And for the most part, I don't see a $400 difference in performance between my work rig, and i7 920 OCed to 3.6 and my rig now, unless I do some transcoding or other processor intensive stuff.
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a b à CPUs
May 20, 2010 4:01:03 PM

The thing is you can get a new board and chip for around 300 USD. I just don't see the point in buying old tech.
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a b à CPUs
May 20, 2010 4:41:06 PM

I would need new ram, as I have DDR2 800 right now. Add in 6-8 gb of ram - that's another $200 bucks, minimum. So its $500 bucks more. And looking through the cpu charts, a newer mobo and chip may only net 20% more performance than what I am running.

So $200 for 10% (I will OC it) vs. $500 for 20-25% more. I looks even to me, aside from buying old stuff. Last chance to talk me out of it.
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May 20, 2010 4:51:49 PM

The truth of the matter is you're probably better off keeping the $200 for when you decide to finally get a new system. The 10% performance boost doesn't sound like it justifies a $200 tag. Meanwhile, since your next upgrade is going to require a new board anyway, you can save your money for when that time comes around. Or spend it on h&b if you want. Your call really. Either way this seems like a steep upgrade.
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a b à CPUs
May 20, 2010 5:11:41 PM

You might be right, but all things being equal, at least you'll have current hardware with some kind of upgrade ability. Don't forget you can sell your old hardware on EBAY, and effectively get yourself a cheap upgrade.
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a b à CPUs
May 20, 2010 5:47:34 PM

Your current CPU @ 3.6 is going to beat/match ANY Core2Quad and ANY Phenom II x4 on those charts, fyi.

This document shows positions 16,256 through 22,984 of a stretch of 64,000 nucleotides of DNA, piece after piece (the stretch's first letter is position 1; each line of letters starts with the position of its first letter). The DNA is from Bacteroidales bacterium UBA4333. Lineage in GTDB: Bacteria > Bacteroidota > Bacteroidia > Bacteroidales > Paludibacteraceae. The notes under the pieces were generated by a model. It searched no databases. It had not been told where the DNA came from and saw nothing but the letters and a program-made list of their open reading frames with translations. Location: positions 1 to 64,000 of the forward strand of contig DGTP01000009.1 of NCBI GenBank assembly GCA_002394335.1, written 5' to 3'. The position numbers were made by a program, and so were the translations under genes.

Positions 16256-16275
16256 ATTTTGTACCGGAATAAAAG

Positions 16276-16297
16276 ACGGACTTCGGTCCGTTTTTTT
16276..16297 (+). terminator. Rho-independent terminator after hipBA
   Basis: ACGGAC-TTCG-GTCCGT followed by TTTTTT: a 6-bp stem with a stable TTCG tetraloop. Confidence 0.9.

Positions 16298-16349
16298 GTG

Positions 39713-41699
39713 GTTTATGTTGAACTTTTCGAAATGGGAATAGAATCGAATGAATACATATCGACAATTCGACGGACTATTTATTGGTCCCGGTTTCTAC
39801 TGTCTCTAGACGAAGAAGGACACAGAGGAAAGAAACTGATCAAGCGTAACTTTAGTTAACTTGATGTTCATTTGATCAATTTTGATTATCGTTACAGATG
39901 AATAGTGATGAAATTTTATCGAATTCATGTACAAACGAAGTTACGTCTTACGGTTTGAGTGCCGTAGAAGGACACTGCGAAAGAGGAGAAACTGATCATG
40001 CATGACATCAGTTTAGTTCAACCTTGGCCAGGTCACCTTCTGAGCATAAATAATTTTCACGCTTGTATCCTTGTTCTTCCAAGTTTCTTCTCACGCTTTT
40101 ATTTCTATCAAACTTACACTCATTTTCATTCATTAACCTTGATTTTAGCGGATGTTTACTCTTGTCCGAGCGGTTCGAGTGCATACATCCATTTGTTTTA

If you live near a microcenter they have Q9550s for under $200. Including OC headroom you can get a good 20% performance gain over your Q6600 (assuming you get to 3.8-4.0 region), which the Q9550 does with ease if your mobo can handle 450-470FSB.

You are on an older tech, but for games you will gain nothing (except maybe in a few CPU-bound games, which is rare) by changing platforms. DDR3 gives no significant increase and a high clocked C2Q is fine for 4870 crossfire.

I'll run some tests when I get home on the difference between 3.2/3.4 and 3.8/4.0ghz to give you an idea of what you'd gain if you haven't decided yet.

TBH you'd probable be fine sticking with a 3.6 QQ6600, we'll see!
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a b à CPUs
May 20, 2010 5:54:25 PM

Quote:

Since I am OCing my q6600 to 3.2, 3.6 when I need to do demanding stuff, I wanted to see where the fits in the charts. I am also running 2 4870s (512mb) on a p45 board. I think I could OC better with a newer chip, maybe hit 3.6 or 2.8 on a q9500. Is that possible? I have a sunbeam CCF, works damn well on the q6600.


Hitting more than 3.4 with the q9550 depends on your board's capability. But if you can do that with the q6600, then maybe you can do the q9550.
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a b à CPUs
May 20, 2010 7:12:51 PM

He already has an overclocked q6600, is the q9 still going to be 20 percent faster? Your looking at 6 to 8 percent clock for clock and maybe a few percentage points more for the higher over clock the q9 will yield. I'm guessing 12 to 15 percent tops, if he overclocks the piss out of it.
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a b à CPUs
May 20, 2010 10:41:02 PM

10% from IPC, 10% from clock frequency. ~20%

He may have a easier OC on the Q9550 as well, since he mentioned he only used 3.6 during demanding times.

I did mention that the Q6600 is probably fine to stick with.
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a b à CPUs
May 20, 2010 11:11:39 PM

Got ya

I would go with a one generation upgrade if I had money burning in my pockets and was inching to build something. Other than that, I think it's a waste of money. It's almost better to just slightly over volt the q6600, and overclock it to 3.6+, and get another year out of it.
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a b à CPUs
May 23, 2010 2:55:39 AM

Best answer selected by festerovic.
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a b à CPUs
May 23, 2010 2:57:09 AM

all right, you all have convinced me to stick with it vs. the new cpu. Thanks for the advice.